Proceedings

PDF Version

PDF Version


IN THE MATTER OF
AAOPTION, GALAXY INTERNATIONAL SOLUTIONS LTD.
and DAVID ESHEL

REASONS AND DECISION
(Subsections 127(1) and 127(10) of
the Securities Act, RSO 1990, c S.5)



Citation: Re AAOption et al, 2017 ONSEC 20

Date: 2017-05-26

Hearing:

In writing

 

Decision:

May 26, 2017

 

Panel:

Monica Kowal

--

Vice-Chair

 

Appearances:

Malinda Alvaro

--

For Staff of the Commission

 

 

No one appearing for the Respondents

TABLE OF CONTENTS

I.

STAFF'S REQUEST

 

II.

PROCEDURE

 

III.

FCAA PROCEEDINGS

 

IV.

ANALYSIS

 

V.

DECISION

REASONS AND DECISION

I. STAFF'S REQUEST

[1] In this written hearing concerning a binary options trading platform, Staff of the Ontario Securities Commission seeks an enforcement order pursuant to subsection 127(1) of the Securities Act, RSO 1990, c S.5 (the "Act"), imposing restrictions on the respondents: AAOption, Galaxy International Solutions Ltd. ("Galaxy") and David Eshel ("Eshel").

[2] The Financial and Consumer Affairs Authority of Saskatchewan (the "FCAA") has made an Order imposing sanctions, conditions and restrictions on AAOption, Galaxy and Eshel (collectively, the "Respondents"). Accordingly, Staff relies on paragraph 4 of the inter-jurisdictional enforcement provision found in subsection 127(10) of the Act.

[3] The Commission conducted a written hearing to consider Staff's request. These are the reasons granting Staff's requested order, which will be issued separately.

II. PROCEDURE

[4] On October 26, 2016, Staff filed a Statement of Allegations against the Respondents. The Commission issued a Notice of Hearing in respect of that Statement of Allegations, setting a hearing date of November 23, 2016. Staff attended on that date and the hearing was adjourned to December 7, 2016, on which date the hearing was adjourned again to January 19, 2017. Throughout the period of adjournments, Staff took continued steps to serve the Respondents, who are all located outside of Canada, as is often the case with firms and individuals involved in binary options trading platforms. Staff's steps included service:

a. by courier to a United Kingdom address provided on the Respondents' website, which courier was accepted and signed for;

b. by courier to another United Kingdom address listed on the "contact us" page of the Respondents' website, which courier package was refused and returned to Staff as undeliverable;{1}

c. by courier to an Anguilla, British West Indies address reflected on the Whois Data search report for the Respondents' website, which courier package was also returned as undeliverable; and

d. by e-mail to three addresses that were used for service in the FCAA proceeding, that appeared on the Respondents' website, and that were reflected on the Whois Data search report for the Respondents' website. One of the e-mails returned a delivery failure report indicating that the e-mail account did not exist.

[5] On January 19, 2017, the Respondents did not appear for the scheduled hearing. I found that service had been effected on all Respondents. They were properly served with the Statement of Allegations, the Notice of Hearing, Staff's disclosures and the Commission's preliminary Orders. Staff applied to continue the proceeding by way of written hearing. The Commission issued an Order granting Staff's request and setting a timetable (the "January Order"). Staff's materials were required to be served and filed no later than January 30, 2017. The Respondents were allowed until February 27, 2017 to serve and file responding materials, if any.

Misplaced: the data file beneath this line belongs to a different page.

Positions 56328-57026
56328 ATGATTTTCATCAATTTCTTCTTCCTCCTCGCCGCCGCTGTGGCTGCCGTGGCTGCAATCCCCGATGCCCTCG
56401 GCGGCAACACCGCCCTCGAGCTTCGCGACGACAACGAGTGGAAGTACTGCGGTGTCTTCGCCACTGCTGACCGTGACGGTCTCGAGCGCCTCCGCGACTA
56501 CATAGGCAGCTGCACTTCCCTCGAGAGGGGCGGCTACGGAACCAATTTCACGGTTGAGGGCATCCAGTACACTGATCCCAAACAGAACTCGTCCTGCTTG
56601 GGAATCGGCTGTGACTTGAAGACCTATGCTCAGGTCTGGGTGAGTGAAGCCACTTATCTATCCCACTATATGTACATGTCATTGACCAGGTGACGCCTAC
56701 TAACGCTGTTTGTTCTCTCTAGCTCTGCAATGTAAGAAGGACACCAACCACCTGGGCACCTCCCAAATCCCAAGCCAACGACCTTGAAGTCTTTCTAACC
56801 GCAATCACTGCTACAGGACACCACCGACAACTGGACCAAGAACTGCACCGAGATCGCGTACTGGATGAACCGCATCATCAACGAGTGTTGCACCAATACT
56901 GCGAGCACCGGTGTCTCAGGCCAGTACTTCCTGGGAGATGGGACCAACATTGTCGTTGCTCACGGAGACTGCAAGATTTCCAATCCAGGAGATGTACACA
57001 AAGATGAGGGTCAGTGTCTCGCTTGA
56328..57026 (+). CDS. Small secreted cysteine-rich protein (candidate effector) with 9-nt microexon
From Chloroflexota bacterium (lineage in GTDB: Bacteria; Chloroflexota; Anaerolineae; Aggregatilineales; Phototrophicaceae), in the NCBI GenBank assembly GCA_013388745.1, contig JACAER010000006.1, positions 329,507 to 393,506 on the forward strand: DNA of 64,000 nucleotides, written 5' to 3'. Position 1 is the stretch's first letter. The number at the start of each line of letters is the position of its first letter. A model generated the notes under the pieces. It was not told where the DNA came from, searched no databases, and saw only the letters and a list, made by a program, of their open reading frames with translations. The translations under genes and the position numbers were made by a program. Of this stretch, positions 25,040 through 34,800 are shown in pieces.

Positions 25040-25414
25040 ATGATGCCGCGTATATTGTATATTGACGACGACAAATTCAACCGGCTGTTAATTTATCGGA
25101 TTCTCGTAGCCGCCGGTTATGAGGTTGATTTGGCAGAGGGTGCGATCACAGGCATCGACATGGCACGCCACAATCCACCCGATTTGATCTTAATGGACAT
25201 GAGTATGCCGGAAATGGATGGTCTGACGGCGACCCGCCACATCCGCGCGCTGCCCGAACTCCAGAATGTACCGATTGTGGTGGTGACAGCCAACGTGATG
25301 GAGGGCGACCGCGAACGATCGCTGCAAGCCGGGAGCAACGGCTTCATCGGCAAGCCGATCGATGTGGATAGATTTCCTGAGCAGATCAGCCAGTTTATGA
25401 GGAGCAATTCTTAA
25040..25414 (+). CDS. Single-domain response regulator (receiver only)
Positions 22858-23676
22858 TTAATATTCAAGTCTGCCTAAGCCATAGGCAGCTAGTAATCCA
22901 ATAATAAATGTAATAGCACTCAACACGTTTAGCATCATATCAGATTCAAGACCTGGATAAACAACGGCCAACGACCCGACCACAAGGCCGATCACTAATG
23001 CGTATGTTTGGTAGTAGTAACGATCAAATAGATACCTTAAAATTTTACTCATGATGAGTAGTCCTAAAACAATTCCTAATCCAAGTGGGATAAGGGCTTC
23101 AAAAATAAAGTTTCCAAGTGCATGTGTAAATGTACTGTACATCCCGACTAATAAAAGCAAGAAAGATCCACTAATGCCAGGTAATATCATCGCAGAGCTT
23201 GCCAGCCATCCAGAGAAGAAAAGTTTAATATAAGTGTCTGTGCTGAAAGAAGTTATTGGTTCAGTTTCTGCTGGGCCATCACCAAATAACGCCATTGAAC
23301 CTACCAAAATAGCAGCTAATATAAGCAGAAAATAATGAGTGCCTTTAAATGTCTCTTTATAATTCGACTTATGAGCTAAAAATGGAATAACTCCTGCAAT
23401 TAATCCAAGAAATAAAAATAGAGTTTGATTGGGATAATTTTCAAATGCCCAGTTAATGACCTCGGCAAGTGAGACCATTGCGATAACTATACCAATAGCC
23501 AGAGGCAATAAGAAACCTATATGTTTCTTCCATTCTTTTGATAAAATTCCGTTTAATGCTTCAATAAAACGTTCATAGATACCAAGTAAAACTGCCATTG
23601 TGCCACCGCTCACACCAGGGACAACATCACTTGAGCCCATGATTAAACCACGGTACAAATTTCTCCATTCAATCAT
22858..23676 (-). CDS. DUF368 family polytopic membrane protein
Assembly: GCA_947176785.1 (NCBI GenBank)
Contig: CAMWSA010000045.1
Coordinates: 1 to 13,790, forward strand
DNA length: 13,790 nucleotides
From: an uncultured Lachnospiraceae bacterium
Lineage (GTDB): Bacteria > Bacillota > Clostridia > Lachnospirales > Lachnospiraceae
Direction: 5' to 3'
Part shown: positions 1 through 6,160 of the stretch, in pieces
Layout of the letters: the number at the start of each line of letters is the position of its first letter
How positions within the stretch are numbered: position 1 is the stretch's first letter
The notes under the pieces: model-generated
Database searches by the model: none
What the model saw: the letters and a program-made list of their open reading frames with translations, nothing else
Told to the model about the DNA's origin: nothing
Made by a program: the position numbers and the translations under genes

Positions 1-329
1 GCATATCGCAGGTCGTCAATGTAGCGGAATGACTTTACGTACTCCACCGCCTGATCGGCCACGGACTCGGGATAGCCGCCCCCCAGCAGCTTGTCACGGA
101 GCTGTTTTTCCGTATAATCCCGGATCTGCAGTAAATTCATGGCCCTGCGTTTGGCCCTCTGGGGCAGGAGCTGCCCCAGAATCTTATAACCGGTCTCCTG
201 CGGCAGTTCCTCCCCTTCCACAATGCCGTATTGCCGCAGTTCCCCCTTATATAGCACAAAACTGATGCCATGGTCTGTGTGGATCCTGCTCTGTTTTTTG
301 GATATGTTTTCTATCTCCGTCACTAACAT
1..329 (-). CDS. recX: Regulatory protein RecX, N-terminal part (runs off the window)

[6] Staff's materials were served and filed in accordance with the January Order. None of the Respondents filed responding materials although they were properly served with the Commission's January Order and with Staff's hearing materials.

[7] In March 2017, the Secretary to the Commission wrote to the parties to convey my request for additional submissions regarding the Commission's jurisdiction to make an inter-jurisdictional enforcement order against AAOption. In response, later that month, Staff filed and served supplemental materials. Again, there was no response from any of the Respondents.

[8] The Commission can proceed in the absence of a party where that party has received notice of a written hearing and fails to act or participate.{2} I am therefore authorized to proceed with this written hearing in the absence of the Respondents.

III. FCAA PROCEEDINGS

[9] The FCAA proceedings were commenced in November 2015. Staff of the FCAA filed a Statement of Allegations against the Respondents, alleging that they violated subsection 27(2) of The Securities Act, 1988, RSS 1988, c S-42.2 (the "Saskatchewan Act") by acting as dealers by engaging in the business of trading in securities or exchange contracts or holding themselves out as engaging in the business of trading in securities or exchange contracts in Saskatchewan. The Statement of Allegations stated that:

a. Galaxy was a corporate entity formerly registered with the Anguilla Corporations Branch and purported to be located in the United Kingdom;

b. AAoption was either an operating name used by, and therefore, one and the same as Galaxy, or alternatively, was an entity of unknown status or whereabouts related to Galaxy; and

c. Eshel was the individual behind Galaxy and an owner of the website "www.aaoption.com".

[10] At the subsequent hearing in April 2016, the FCAA Panel received evidence from an FCAA investigator and heard submissions from counsel for FCAA Staff. The FCAA Panel also received a live presentation of the then active AAOption website, a binary options trading platform. There were no appearances by the Respondents or anyone on their behalf, though proper notice had been given.

[11] After the hearing, the FCAA issued a Decision dated June 8, 2016 (the "FCAA Decision"). The FCAA Decision summarized the evidence presented to the FCAA Panel and found that the Respondents were engaging in the business of trading in securities, which required registration with FCAA, and that the Respondents had failed to register. The Panel noted that the matter was complicated by the appearance that the binary option trading in AAOption may not be a legitimate business. The FCAA characterized the facts as reprehensible and consistent with other binary option trading schemes, including a sophisticated on-line trading platform, a third party in a foreign country, and unsuccessful requests for refunds of initial investments and generated profits. The FCAA found that the Respondents should be permanently banned from the securities industry in Saskatchewan, pay a significant administrative penalty, reimburse investor losses and pay the FCAA's costs incurred because of the Respondents' wrongful acts.